Lower than expected risk of bone density decline with Truvada PrEP

July 15, 2019

New Rochelle, NY, July 15, 2019--Researchers have shown that among users of pre-exposure prophylaxis (PrEP) to prevent against AIDS that includes tenofovir (Truvada), those with daily use - very high adherence - had only about a 1% average decrease in bone mineral density in the spine and a 0.5% decline in the hip. The study findings and the implications for the lower than expected results on the potential for broader use of Truvada in PrEP and in AIDS treatment are explored in an article published in AIDS Research and Human Retroviruses, a peer-reviewed journal from Mary Ann Liebert, Inc., publishers. Click here to read the full-text article free on the AIDS Research and Human Retroviruses website through August 15, 2019.

Matthew Spinelli, University of California, San Francisco and a large team of researchers coauthored the article entitled "Impact of Estimated Pre-Exposure Prophylaxis (PrEP) Adherence Patterns on Bone Mineral Density in a Large PrEP Demonstration Project." Declines in bone mineral density with regular tenofovir use are an ongoing concern and may be limiting PrEP. The researchers in this study used estimated PrEP adherence data and measurements of bone density using X-ray absorptiometry (DXA). The data were gathered over a median of 24 weeks.

Thomas Hope, PhD, Editor-in-Chief of AIDS Research and Human Retroviruses and Professor of Cell and Molecular Biology at Northwestern University, Feinberg School of Medicine, Chicago, IL states: "Correct use of Truvada-based PrEP has been shown to significantly protect individuals from HIV acquisition. However, previous studies in individuals using Truvada for treatment raised possible concerns about decreases in bone density. Such concerns could decrease the number of individuals using PrEP. In the study presented here, only minor changes in bone density were observed indicating that young healthy individuals using Truvada for PrEP have only a minimal risk of decreased bone density and increased fractures. However, individuals at highest risk for fracture may consider alternative PrEP formulations such as DESCOVY® (TAF/FTC). This new knowledge should facilitate increased PrEP utilization in high risk populations."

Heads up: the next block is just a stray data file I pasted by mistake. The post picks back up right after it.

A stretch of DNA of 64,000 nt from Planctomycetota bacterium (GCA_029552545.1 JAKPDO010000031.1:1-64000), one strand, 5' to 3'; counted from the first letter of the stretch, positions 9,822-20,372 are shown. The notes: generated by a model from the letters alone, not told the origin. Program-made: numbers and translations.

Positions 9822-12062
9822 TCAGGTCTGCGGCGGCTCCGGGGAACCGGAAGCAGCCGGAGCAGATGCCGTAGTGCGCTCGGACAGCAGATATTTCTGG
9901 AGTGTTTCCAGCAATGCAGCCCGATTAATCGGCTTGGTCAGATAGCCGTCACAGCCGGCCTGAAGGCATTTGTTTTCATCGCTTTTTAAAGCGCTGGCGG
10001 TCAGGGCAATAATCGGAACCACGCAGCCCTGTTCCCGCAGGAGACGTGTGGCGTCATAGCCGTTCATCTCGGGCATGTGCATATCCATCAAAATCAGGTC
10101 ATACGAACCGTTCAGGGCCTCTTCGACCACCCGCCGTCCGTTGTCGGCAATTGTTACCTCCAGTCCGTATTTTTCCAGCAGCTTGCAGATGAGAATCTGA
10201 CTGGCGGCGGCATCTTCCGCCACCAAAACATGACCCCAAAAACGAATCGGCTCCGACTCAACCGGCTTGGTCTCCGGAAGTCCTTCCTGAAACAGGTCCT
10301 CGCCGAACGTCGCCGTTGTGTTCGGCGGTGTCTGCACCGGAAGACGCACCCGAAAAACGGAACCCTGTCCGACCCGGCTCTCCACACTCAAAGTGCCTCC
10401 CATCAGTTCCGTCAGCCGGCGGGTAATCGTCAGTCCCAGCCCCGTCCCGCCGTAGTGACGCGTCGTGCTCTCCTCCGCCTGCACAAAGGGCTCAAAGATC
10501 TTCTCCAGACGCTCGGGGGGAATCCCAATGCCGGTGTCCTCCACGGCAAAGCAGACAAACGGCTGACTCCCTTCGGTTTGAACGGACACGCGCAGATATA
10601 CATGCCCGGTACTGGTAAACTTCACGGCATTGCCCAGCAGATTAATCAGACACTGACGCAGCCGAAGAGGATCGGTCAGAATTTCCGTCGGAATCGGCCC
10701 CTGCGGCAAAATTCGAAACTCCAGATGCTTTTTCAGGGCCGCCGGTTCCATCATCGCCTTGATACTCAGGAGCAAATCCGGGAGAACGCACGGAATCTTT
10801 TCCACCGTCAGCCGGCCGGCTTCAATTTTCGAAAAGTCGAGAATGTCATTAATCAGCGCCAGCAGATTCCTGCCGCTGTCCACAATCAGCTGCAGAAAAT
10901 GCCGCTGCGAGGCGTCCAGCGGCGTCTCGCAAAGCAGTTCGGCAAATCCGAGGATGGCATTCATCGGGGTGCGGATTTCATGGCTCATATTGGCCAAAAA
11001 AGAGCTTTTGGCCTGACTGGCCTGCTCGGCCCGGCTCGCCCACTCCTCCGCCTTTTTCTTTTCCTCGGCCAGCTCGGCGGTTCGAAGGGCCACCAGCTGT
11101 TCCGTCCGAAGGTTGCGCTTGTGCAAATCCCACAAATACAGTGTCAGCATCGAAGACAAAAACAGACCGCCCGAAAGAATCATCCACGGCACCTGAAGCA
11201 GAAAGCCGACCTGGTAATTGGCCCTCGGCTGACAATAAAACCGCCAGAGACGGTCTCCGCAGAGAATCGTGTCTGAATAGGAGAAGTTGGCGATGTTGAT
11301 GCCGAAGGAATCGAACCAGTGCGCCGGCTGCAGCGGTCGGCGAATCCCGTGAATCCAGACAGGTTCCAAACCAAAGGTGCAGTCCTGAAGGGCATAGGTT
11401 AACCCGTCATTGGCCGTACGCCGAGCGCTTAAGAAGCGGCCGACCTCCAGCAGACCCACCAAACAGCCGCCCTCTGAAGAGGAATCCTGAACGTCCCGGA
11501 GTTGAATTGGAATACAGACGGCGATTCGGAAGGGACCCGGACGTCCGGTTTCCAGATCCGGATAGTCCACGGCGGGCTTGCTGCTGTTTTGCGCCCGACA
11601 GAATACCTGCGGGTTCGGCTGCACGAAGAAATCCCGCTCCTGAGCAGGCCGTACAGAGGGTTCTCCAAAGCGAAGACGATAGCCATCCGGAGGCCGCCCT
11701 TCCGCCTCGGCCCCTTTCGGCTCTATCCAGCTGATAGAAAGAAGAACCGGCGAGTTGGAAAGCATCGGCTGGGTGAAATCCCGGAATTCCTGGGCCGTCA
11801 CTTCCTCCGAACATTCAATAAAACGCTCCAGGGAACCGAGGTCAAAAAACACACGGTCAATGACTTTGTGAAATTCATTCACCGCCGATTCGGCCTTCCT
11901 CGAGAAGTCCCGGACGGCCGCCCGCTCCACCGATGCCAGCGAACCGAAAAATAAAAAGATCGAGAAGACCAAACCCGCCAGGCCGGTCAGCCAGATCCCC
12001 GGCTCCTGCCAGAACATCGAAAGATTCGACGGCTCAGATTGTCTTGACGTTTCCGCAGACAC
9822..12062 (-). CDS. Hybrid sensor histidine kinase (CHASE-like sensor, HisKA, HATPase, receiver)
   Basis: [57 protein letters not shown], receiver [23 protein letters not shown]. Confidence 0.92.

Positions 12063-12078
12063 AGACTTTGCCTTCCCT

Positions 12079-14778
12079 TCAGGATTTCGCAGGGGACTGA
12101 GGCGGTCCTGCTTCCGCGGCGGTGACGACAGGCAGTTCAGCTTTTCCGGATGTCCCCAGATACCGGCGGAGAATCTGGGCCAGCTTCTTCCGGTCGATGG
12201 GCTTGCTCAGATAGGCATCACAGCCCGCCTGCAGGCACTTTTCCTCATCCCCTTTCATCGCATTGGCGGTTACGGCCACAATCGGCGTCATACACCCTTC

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Research reported in this publication was supported by the National Institutes of Health under Award Numbers 5T32AI060530, R03AI122908, R03AI120819, R01AI143340, R01AI098472, U01AI106499, U01AI084735, and R01AI118575. The content is solely the responsibility of the authors and does not necessarily represent the official views of the National Institutes of Health.

About the Journal

AIDS Research and Human Retroviruses, published monthly online with open access options and in print, presents papers, reviews, and case studies documenting the latest developments and research advances in the molecular biology of HIV and SIV and innovative approaches to HIV vaccine and therapeutic drug research, including the development of antiretroviral agents and immune-restorative therapies. Content also explores the molecular and cellular basis of HIV pathogenesis and HIV/HTLV epidemiology. The Journal features rapid publication of emerging sequence information, reports on clinical trials of emerging HIV therapies, and images in HIV research. Tables of content and a sample issue may be viewed on the AIDS Research and Human Retroviruses website.

About the Publisher

Mary Ann Liebert, Inc., publishers is a privately held, fully integrated media company known for establishing authoritative peer-reviewed journals in many promising areas of science and biomedical research, including AIDS Patient Care and STDs, Viral Immunology, and Journal of Interferon and Cytokine Research. Its biotechnology trade magazine, GEN (Genetic Engineering & Biotechnology News), was the first in its field and is today the industry's most widely read publication worldwide. A complete list of the firm's 80 journals, books, and newsmagazines is available on the Mary Ann Liebert, Inc., publishers website.

Mary Ann Liebert, Inc./Genetic Engineering News

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